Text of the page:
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A jubilee grander than 'big deal'

By Lennox Grant

This Prime Minister is a lot more travelled than the people of the country she leads. We have, then, to take her word for it that the rest of the world is impressed by what Trinidad and Tobago has to show in the name of progress.

Until she said so last week, I for one hadn't noticed that the world had much noticed us. Over five continents, however, Ms Persad-Bissessar has been moving among people of eminence more or less matching her own in T&T.

From such encounters, presumably, she got the message that the big world out there has paid attention to the little strivings comprising T&T's life and times. Until she launched the 50th Independence anniversary, I could never imagine a reason for the season that goes like this: "My Government has made this celebration a big deal because Trinidad and Tobago's rapid progress is becoming a very big deal to the world looking on."

We who, in 1962, were literally attending school, today happily qualify as "old-school" in attitude. I have ripened in age thinking Independence to be "our thing" or, at worst, "we ting".

The "our" and the "we" mean Trinidad and Tobago. A long title, both as noun phrase and compound-adjective, but it's what we have, all we are.

I've made a point of correcting Caribbean journalist colleagues who default to shorthand references such as "the Trinidadian government". No such entity exists, I insist.

At the "Golden Jubilee" launch, I heard the T&T Prime Minister saying "Trinbagonian", as if confirming some linguistic consensus, evolved here over 50 years.

Old-school crank notwithstanding, I would answer if so called, but remain unready to self-identify as "Trinbagonian". I could live with "Trini", knowing precisely what I mean by that, thus not presuming it a viable designation for inhabitants northeast of the Toco lighthouse toward Cove Estate.

  Since I scribbled notes while watching Monday night TV, it has struck me that to invoke Independence is to prompt countless compulsively quarrelsome digressions. Let me, then, get back to the "big deal" that got me started.

For the notion of making a "big deal" implies exalting or exaggerating something beyond its intrinsic merit. Again, maybe, as a child of that, T&T's Independence appears eminently worthy of commemoration by those who feel uplifted or even ennobled by it. 

The Independence anniversary rhetorically  reaffirms what T&T has all been about, in the half-century since it embarked on a historically inevitable journey. Borrowing imagery of Lloyd Best, T&T, in a step bespeaking adulthood, on August 31, 1962 took up its bed and walked. 

A T&T government's enthusiasm for celebrating the 50th anniversary should accordingly come in a naturally overflowing way.  In Ms Persad-Bissessar's "big deal" lies the possibly unconscious suggestion that to strike up the band and to crank up the engines of celebration is to risk overdoing it.

Still more nationally self-diminishing is her suggestion that the scale of celebration could be influenced by the endorsement of those in "the world looking on". To cite those who see T&T's "rapid progress (as a) very big deal" is to claim the validation of others for what should be a proudly national exercise.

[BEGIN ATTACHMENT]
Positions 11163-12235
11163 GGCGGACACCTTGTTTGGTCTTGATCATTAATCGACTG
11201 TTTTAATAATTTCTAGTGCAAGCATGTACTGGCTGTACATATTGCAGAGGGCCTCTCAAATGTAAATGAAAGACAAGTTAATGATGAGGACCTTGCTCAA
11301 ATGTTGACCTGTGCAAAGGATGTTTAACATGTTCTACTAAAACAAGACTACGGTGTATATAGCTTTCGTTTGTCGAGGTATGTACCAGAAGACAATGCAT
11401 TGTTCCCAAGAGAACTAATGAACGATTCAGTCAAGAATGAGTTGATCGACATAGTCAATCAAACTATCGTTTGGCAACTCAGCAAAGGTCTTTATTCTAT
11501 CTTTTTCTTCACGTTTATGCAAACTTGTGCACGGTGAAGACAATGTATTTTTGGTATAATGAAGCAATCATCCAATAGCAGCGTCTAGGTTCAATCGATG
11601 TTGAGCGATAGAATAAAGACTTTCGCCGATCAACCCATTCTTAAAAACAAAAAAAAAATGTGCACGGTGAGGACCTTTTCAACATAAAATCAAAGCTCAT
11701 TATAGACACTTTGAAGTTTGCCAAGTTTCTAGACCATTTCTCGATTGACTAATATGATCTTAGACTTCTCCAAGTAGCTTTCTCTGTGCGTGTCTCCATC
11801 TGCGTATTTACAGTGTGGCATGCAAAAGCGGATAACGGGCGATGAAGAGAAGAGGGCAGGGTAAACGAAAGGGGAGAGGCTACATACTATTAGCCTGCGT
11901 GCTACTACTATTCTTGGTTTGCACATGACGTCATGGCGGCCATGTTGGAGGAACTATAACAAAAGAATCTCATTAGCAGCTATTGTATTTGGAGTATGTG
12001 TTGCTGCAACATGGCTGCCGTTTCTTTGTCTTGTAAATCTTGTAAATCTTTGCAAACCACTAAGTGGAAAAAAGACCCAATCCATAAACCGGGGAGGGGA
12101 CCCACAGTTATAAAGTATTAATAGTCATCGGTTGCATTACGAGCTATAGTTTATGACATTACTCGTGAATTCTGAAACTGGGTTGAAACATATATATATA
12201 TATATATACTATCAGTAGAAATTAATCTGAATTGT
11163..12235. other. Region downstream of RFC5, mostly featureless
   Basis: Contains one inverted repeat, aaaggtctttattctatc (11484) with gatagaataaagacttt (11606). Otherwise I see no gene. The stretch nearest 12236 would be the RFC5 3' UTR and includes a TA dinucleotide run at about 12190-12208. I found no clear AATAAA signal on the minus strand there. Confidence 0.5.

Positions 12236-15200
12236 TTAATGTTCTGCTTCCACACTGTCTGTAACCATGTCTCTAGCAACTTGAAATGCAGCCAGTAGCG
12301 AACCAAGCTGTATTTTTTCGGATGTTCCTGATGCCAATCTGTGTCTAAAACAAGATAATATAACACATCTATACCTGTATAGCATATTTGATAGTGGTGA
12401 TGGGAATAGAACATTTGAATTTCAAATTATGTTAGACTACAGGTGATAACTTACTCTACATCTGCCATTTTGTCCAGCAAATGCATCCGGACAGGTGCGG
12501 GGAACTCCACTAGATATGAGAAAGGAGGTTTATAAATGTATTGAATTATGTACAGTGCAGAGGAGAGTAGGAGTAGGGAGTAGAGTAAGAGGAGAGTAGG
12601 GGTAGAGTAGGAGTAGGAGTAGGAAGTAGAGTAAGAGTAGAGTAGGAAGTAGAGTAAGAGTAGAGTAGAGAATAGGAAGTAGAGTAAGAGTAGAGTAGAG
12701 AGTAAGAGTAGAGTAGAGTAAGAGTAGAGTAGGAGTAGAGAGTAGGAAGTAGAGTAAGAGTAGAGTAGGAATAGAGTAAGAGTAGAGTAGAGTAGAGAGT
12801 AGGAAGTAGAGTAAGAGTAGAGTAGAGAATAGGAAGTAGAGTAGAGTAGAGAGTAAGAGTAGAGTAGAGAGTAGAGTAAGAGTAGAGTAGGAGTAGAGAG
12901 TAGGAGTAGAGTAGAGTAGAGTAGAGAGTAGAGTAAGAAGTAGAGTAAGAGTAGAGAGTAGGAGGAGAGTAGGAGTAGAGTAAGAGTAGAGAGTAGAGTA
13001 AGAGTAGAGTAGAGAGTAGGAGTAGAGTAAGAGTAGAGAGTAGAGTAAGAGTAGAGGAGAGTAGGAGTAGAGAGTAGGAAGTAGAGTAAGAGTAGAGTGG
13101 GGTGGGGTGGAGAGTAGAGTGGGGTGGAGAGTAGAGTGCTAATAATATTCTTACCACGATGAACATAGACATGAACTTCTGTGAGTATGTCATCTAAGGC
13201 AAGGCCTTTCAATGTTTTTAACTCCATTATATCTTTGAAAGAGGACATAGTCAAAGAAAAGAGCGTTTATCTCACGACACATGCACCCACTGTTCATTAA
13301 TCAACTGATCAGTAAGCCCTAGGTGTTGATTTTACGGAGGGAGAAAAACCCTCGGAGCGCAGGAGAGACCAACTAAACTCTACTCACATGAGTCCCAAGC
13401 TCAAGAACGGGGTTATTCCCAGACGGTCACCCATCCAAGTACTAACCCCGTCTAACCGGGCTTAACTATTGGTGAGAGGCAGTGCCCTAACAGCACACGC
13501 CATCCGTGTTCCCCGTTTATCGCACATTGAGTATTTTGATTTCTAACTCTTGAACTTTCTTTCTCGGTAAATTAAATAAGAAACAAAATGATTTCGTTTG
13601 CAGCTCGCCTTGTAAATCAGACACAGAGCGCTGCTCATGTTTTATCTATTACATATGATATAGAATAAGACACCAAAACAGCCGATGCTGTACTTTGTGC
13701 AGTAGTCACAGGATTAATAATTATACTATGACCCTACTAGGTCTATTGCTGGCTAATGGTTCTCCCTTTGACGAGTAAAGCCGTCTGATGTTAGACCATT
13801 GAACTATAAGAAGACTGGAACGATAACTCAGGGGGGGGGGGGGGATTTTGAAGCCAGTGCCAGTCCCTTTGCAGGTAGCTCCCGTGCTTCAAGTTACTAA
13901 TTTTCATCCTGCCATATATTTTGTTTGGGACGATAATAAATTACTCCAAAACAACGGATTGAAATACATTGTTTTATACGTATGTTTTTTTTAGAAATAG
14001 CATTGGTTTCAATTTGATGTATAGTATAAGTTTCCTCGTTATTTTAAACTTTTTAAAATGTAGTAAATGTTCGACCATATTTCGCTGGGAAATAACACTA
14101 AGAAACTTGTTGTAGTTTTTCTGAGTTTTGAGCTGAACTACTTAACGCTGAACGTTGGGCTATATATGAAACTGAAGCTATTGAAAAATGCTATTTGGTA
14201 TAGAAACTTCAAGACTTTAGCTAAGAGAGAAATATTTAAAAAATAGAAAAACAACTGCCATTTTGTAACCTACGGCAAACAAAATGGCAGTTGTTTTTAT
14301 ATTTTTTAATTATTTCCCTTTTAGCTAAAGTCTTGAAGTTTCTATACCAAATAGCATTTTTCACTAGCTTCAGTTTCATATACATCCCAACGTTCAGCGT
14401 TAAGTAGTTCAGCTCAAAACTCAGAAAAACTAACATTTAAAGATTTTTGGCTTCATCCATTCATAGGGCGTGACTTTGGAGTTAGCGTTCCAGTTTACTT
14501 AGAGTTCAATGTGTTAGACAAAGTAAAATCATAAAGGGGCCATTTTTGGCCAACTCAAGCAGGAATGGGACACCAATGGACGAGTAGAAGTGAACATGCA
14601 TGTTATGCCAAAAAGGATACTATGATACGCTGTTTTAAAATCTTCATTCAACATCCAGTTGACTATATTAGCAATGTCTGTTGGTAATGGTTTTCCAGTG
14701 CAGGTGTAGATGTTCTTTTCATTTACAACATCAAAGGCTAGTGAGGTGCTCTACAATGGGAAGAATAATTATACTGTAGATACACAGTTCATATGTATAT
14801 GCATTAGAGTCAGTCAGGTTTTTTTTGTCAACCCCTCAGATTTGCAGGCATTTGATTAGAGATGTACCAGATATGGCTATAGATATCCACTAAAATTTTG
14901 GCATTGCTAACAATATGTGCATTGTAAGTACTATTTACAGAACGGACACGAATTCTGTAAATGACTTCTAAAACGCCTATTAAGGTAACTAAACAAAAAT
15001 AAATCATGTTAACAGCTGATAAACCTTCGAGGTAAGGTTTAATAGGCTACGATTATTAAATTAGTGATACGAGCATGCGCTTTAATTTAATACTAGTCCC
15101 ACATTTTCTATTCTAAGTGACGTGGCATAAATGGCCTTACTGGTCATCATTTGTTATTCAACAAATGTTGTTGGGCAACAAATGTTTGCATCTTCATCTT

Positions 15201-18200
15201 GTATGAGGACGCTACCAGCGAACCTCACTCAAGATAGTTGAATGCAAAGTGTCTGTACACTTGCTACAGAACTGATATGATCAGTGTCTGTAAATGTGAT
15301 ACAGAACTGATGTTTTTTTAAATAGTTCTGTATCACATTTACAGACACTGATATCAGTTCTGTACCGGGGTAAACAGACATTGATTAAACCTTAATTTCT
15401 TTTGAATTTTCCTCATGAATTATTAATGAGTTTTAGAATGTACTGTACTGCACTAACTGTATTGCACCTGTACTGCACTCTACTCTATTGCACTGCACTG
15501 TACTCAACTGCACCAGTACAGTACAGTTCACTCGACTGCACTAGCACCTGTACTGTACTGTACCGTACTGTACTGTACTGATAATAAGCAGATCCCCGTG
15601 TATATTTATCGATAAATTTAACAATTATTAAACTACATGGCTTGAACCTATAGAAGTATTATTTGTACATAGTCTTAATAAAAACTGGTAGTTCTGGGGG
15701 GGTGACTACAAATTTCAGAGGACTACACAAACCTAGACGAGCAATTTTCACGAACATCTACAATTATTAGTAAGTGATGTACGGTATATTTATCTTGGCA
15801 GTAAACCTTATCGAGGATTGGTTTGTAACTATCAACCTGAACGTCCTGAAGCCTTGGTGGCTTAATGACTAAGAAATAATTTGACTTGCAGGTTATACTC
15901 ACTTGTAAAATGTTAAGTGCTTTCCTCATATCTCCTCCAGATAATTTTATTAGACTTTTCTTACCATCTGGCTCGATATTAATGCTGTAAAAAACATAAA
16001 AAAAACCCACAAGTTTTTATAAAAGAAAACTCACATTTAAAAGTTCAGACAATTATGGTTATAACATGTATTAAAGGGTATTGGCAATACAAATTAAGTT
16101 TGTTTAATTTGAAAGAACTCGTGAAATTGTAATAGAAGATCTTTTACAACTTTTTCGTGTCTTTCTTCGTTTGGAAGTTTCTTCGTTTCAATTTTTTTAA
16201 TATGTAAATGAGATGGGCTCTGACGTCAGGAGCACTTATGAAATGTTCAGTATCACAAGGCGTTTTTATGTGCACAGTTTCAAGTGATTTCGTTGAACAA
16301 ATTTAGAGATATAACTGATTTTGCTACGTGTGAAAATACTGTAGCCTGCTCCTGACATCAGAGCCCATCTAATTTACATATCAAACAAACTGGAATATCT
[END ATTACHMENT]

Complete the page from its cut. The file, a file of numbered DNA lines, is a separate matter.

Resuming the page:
It was for me a lifelong learnable moment to read TIME magazine's snippy characterisation of Prime Minister Eric Williams as an "Oxford-educated mulatto". In September 1962, I looked up the word "mulatto", but even then the American newsmagazine's tagline for T&T's Independence superhero struck me instructively as loaded with a low-calibre payload of meaning.

Referring to herself as sixth in the line of "distinguished" prime ministers, Ms Persad-Bissessar didn't single out the one 50 years ago by name, word or deed. It was Dr Williams who, from the same Queen's Hall stage, had chaired April 25-27, 1962 constitutional conference, from which the Opposition had walked out in the first hour, with the press totally barred.

It took Colonial Office arm-twisting at Marlborough House in London to produce what Ms Persad-Bissessar hails as a "compromise" constitution.  But the Queen's Hall fiasco, where Dr Williams and Ellis Clarke railroaded a draft, was gratifyingly hailed by many participants, for whom "consultation" was yet to be invented.

Vincent Tothill, a sympathetic Scottish physician, writing about 1920s Trinidad, observed the low expectations for public discourse: "There is a whole, vast mass of untouched public opinion which is no less important because it is dumb."

Historian Williams later identified the origins of the colonial psychology that acquiesced to the exercise of domination and subservience, over which he nevertheless presided: "Here, then, is the reality of Independence— seeking to deal with our problems…with a mentality conceived in slavery, cradled in indenture, and nurtured in colonialism."

In April 2012, that "mentality", which shrugged off, and even praised, the Williams-Clarke talking down to people, is unrecognisable in T&T today. While public servants publicly lampoon their "line" minister in Port of Spain, "goonta" types in Champs Fleurs stop East-West Corridor traffic in protest against police.

Independent T&T has gone all the way from being mostly submissive to power to becoming maybe ungovernable. Such is the outcome of governing ourselves; and we would have it no other way.

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